Readying nursing for a "radical shift" to meet future health challenges is the topic for a one-day forum next week being attended by the country's top nursing leaders.
The 'call to action' forum in Wellington on 20 April is being called by the National Nursing Organisation (NNO) group to focus on how nursing will respond to the New Zealand Health Strategy and fast-moving technological changes.
Professor Jenny Carryer, the chair of the NNO group, says while nursing has made significant progress in recent years a "radical shift" was still needed to ensure nursing was equipped to embrace the future.
Forum invites went out to the leaders of the national nursing organisation groups (including professional and regulatory bodies), members of the Health Workforce New Zealand nursing governance group and some 'movers and shakers' in the health sector. Carryer said the forum numbers had been kept small because of the venue size and to allow those present to fully participate but organisers were also aware that that meant a lot of people who could have made a valuable contribution were not able to attend.
She said the forum was regarded as an initial conversation to explore ideas and first steps in how nursing could respond to the Health Strategy with its focus on early intervention while dealing with persisting health inequalities and a growing and ageing population.
The forum follows in the wake of the Ministry of Health's two-day New Zealand Health Symposium in late February, which looked at the impact of fast moving technologies and 'disruptive innovation' on the delivery of health
The Director General of Health will also attend the nursing forum to talk about health in the context of change and forum sessions will include looking at a video on 'exponential change', discussing what the healthcare world could look to a patient/client in 2030 and what nursing needs to do differently to help people get the health care they want and need.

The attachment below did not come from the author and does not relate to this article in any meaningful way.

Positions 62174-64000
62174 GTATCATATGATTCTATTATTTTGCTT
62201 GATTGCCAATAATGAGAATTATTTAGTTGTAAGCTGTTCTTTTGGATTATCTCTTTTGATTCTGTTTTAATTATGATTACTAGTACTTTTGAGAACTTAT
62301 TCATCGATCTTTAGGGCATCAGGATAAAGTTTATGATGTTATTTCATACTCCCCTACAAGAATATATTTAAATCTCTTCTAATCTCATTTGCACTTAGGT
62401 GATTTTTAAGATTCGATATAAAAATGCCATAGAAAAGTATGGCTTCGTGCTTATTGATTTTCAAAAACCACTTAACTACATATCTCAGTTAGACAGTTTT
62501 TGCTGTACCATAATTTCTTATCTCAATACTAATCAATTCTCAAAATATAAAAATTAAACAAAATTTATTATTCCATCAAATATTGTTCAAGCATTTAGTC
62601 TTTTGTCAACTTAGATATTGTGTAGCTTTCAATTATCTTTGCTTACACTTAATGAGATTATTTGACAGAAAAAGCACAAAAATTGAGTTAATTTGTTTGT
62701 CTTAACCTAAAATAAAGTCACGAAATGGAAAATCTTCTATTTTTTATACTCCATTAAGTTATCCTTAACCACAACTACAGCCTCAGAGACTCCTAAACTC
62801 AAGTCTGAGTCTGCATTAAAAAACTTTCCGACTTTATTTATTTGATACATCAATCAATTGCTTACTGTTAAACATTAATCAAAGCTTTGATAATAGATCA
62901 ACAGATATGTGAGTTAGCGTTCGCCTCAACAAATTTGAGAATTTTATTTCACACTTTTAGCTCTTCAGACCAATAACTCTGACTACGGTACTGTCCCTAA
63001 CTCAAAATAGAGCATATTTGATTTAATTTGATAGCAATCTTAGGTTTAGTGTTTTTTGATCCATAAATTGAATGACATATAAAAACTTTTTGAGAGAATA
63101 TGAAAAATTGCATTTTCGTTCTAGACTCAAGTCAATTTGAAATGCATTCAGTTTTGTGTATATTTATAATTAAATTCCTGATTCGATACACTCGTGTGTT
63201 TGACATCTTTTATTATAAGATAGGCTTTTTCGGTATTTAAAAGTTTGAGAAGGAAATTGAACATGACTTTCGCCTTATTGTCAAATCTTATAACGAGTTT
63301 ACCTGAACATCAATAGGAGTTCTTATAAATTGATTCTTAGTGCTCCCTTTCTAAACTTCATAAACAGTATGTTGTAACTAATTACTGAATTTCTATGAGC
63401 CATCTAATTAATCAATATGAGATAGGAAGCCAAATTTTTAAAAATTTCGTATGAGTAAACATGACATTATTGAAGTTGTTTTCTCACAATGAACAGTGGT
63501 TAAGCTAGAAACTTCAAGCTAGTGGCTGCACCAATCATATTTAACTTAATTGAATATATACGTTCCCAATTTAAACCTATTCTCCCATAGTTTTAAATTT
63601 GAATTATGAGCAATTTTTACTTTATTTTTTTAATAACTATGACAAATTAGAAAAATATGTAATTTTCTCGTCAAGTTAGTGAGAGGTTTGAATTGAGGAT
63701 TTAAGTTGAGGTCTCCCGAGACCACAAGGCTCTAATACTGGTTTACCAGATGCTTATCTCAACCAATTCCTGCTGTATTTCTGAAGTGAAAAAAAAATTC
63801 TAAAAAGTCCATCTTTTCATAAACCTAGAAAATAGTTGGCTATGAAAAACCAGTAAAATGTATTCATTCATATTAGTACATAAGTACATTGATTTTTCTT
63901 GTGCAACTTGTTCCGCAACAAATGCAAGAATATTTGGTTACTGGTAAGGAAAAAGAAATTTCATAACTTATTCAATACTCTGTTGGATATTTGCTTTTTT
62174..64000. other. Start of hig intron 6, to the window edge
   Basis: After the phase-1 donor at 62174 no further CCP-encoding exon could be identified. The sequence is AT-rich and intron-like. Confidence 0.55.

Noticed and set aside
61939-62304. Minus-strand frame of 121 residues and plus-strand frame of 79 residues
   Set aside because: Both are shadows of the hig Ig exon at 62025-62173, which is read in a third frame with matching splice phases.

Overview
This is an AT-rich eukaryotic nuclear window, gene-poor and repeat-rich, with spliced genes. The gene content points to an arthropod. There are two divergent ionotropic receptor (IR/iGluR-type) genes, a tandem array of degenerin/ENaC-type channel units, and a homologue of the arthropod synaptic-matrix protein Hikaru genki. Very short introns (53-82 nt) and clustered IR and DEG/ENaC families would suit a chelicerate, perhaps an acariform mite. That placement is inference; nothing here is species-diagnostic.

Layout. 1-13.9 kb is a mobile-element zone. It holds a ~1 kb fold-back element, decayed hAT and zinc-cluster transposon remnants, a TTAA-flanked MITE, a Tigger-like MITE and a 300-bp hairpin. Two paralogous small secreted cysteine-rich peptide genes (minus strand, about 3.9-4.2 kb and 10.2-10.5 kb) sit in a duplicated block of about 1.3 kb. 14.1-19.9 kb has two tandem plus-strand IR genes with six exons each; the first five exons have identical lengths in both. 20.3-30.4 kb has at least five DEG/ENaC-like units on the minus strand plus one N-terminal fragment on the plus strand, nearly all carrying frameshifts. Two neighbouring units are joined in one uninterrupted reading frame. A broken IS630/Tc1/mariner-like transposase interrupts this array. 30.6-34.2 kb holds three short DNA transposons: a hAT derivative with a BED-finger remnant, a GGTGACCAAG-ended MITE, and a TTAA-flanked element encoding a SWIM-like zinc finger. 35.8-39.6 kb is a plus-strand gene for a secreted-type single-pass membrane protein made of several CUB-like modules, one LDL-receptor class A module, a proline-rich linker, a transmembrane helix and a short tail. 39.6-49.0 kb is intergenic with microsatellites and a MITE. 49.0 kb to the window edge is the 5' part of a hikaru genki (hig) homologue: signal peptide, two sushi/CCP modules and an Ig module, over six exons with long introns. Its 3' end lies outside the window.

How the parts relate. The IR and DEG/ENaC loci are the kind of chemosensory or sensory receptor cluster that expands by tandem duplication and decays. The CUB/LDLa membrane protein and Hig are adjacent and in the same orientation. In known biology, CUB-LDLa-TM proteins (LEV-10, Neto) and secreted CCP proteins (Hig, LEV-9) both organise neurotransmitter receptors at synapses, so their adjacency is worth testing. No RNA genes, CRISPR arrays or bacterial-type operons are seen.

A nursing touch still needed?
Carryer said the Ministry's February symposium made clear that one massive impact of technology will be on workforce needs.
She said one recurrent theme of the symposium was the ability for technology to now do with greater speed and greater accuracy some of the investigative and diagnostic work currently done by humans. Also that more and more health care would be delivered via a smartphone.
But she wondered whether more and more people receiving their health care at the end of a smartphone might mean more effective nursing was needed to help moderate the effects of isolation and loneliness and to help people with poor health literacy to understand and get access to all that a smartphone can offer.
She said she actually saw a great need for nurses in the future to act as "navigators" or "partners" to help people access health care and live a better lifestyle.
"And no matter how much technology we get people are still going to die and need the care, support and symptom management and all of those things that go with that time of life."
The forum was an opportunity for nurses to shift thinking to ensure it was a purpose fit workforce to meet the challenges of new models of care – co-designed with the people who need them – in health settings outside the traditional places of care and to move from a illness focus to a prevention focus.